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To extract Wireguard configurations from the official MacOS client, for example from an old Keychain file

security find-generic-password -l 'WireGuard Tunnel: <tunnel-title>' -w|xxd -r -p

#oneliner #documentation #wireguard #osx

Reduce python breakage

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Recently I ran into an issue with a python project I was working on. A dependency of a dependency decided to do a breaking change, which broke my project even if I had everything in requirements.txt pinned (same issue as here).

As part of fixing it I learned a few new things which I’ll share here.

First, you can constraint pip to prevent a newer version of the package from installing. pip a flag -c which you can read more about documentation here.

You can add


to a file called constraints.txt and then do pip install -c constraints.txt project. And voilà, you pip install hopefully works now.

Making things future proof

Next we will take things a bit further, we’ll download every dependency we need and include it in our repo. That way we won’t be sad if the maintainers suddenly decide you can’t have an old version anymore.

First, on a working install, do a pip freeze to get a list of things you need. Put these into for example freeze.txt (you might be able to use your requirements.txt directly, but not if you use -e .).

Then run

pip download -d deps/ -r freeze.txt -c constraints.txt

And boom you will have a bunch of whl files in your deps/ folder.

Next we need to tell pip to use them and not rely on some index. Check that things work with

pip install -c constraints.txt --find-links ./deps/ --no-index .

You probably need to do this inside a clean docker or something to be really sure the project will install from a “clean” install.

Then commit the deps/ to the repo and never worry about missing or broken dependencies again.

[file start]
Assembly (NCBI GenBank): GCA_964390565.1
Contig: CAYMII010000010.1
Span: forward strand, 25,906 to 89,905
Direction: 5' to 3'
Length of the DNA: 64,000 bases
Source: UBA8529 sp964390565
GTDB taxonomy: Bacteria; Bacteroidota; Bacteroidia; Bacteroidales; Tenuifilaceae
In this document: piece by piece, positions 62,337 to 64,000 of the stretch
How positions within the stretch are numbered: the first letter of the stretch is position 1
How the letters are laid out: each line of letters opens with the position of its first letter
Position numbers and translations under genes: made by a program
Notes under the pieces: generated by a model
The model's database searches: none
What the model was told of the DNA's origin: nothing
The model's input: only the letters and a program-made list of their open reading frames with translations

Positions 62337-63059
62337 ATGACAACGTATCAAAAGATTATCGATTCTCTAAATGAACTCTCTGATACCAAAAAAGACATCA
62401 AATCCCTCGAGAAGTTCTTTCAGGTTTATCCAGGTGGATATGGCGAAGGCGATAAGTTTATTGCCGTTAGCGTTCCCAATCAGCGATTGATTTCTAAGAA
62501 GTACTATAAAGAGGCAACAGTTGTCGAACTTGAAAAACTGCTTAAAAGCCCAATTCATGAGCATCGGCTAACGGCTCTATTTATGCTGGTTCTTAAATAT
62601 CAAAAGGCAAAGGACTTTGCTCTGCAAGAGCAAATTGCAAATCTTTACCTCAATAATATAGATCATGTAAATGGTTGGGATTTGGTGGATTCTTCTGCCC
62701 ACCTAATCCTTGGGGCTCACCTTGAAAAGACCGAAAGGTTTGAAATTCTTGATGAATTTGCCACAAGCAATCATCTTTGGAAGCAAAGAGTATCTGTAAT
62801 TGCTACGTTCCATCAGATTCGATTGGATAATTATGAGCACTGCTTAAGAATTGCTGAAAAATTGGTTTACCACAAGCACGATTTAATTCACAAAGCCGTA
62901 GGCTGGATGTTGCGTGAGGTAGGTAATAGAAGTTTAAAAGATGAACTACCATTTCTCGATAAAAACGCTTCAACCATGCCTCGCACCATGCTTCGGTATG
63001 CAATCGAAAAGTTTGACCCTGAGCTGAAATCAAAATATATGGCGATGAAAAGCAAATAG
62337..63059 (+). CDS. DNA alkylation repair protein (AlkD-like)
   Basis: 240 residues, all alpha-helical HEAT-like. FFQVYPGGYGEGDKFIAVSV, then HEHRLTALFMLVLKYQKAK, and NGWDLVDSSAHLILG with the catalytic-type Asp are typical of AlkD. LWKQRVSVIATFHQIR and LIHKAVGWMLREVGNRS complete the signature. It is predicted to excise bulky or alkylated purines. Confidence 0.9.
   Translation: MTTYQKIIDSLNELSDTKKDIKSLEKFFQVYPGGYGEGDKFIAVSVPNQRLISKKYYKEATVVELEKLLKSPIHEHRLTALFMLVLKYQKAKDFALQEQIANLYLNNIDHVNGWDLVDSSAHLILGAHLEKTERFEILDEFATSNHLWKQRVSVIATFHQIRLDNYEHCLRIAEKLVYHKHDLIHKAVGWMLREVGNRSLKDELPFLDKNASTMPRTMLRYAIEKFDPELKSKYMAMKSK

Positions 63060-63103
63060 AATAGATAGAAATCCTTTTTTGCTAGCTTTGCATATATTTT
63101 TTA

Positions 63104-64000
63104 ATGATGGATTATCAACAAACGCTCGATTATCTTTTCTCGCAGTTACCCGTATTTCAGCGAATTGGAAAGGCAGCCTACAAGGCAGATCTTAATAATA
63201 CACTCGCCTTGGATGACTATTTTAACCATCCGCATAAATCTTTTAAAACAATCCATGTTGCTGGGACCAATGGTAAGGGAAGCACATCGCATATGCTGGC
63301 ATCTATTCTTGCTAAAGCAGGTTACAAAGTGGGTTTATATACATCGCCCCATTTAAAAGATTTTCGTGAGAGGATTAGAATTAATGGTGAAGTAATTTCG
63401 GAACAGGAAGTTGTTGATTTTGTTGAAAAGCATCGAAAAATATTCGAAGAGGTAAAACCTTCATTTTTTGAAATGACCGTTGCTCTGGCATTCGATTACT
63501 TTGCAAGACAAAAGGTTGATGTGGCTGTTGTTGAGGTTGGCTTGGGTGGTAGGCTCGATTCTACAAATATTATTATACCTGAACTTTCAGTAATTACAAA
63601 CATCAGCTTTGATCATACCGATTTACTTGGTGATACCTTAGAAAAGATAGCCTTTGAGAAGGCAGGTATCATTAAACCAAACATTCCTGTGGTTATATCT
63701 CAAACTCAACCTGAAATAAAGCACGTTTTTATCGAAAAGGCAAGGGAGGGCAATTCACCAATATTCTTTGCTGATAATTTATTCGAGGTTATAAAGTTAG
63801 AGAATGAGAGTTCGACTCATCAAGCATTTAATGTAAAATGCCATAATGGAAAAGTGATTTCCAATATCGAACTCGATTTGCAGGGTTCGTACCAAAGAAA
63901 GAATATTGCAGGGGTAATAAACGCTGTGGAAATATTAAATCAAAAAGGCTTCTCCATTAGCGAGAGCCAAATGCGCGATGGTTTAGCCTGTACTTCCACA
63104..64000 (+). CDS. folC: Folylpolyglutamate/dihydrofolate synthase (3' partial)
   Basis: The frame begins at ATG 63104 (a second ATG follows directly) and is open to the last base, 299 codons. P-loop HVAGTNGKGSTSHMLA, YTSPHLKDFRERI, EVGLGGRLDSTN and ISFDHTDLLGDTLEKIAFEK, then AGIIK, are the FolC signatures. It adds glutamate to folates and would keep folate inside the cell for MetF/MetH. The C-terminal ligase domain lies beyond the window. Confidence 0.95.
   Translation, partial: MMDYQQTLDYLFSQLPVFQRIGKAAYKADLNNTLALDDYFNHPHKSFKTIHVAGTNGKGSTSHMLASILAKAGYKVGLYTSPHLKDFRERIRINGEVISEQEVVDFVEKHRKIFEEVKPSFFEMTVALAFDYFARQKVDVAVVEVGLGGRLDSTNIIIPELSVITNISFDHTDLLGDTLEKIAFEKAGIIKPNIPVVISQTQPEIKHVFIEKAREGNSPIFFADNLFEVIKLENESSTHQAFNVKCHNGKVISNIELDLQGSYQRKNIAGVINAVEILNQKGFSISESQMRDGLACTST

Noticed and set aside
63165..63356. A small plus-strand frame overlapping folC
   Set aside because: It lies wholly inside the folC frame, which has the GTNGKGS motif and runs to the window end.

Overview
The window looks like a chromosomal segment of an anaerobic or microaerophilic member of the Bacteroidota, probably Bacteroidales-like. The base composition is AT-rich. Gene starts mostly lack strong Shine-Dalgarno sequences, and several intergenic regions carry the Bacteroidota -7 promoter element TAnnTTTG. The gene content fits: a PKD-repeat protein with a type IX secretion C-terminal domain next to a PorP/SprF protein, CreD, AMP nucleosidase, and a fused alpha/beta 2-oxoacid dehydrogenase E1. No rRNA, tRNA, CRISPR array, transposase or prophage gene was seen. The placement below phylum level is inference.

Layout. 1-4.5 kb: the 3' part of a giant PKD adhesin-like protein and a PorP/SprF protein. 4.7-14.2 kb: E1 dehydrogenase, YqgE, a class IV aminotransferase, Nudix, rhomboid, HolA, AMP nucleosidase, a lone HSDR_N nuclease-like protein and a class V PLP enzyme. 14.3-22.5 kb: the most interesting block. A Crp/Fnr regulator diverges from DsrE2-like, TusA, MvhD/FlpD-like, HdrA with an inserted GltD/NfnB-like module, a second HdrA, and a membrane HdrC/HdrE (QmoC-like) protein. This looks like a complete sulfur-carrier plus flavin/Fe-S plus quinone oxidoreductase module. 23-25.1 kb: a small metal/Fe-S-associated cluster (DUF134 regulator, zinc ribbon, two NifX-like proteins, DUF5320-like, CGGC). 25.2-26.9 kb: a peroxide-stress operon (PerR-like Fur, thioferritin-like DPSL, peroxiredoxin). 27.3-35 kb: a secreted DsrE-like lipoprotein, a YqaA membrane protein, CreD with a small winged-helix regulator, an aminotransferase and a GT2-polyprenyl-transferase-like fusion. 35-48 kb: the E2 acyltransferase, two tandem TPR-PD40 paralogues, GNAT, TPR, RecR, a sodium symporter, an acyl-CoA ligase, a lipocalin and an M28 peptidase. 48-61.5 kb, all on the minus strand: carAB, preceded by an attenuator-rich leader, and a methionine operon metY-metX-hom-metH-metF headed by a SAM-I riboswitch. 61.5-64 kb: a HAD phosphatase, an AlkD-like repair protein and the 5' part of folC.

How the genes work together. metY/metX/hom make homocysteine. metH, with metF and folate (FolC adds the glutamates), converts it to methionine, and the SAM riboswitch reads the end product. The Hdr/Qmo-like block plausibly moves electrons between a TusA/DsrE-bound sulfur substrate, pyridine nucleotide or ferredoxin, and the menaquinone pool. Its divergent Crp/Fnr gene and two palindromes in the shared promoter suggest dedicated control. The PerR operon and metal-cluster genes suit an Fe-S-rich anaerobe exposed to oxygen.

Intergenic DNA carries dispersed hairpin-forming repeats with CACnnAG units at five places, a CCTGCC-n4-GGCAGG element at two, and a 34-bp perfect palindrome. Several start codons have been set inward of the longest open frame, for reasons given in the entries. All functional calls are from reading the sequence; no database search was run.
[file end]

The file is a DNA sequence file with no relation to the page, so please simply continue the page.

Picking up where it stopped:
Note that the .whl files are platform specific, so you might want to look at the --platform option to pip --download if you want to be really sure you have the right files when you need them. Another option is to download the source, but compiling python packages can be tricky (even the –help for pip download says so).

Importing data from WikiData into Google Sheets with IMPORTXML

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Here comes another tip for leveraging one of the most important inventions in the 20th century, the spreadsheet1.

Say you have a list of the number of GDPR fines and the country where they were issued, and you would want to know what the fine/population ratio is.

The easiest and quickest way be to go to Google it, and copy/paste the first table you find into a new Sheet. Then using the =VLOOKUP function to grab the population for each.

But I got curious if there would not be some more automated way to do this. And turns out there was, in 10 years ago Google Spreadsheets had more or less this exact function, =GoogleLookup("entity" ; "attribute") but it was deprecated in 2011 (probably for being too useful… or more likely abused somehow).

Luckily, there are still a few ways to import data into Google Sheets programatically, using =IMPORTXML, =IMPORTDATA, =IMPORTHTML and some third-party solutions like =IMPORTWEB.

Now, when we have a way to import data, we need to find a good place to import the data from. Preferably a place which has all kinds of data, so we can reuse what we learn in this case to programatically fetch more complex data next time. Wikipedia seems like a good candidate, and it turns out there is a project called Wikidata, which aims to provide the knowledge stored on Wikipedia in a more structured format.

Getting data out of Wikidata is not that straightforward though, to represent the data, they use a graph format which you can query using a language called SPARQL. They do a much better job at teaching in on their site, and I’d recommend starting with this tutorial if you are interested.

After you have figured out your SPARQL query you can import it directly into Google Docs by copying the query URL and giving it to =IMPORTXML, and then pass it a XPATH to extract

The full =IMPORTXML command will look something like this


Two important things to note about this. First, the SPARQL result is name-spaced. You can see it from the xmlns part in the beginning.

<?xml version='1.0' encoding='UTF-8'?>
<sparql xmlns='http://www.w3.org/2005/sparql-results#'>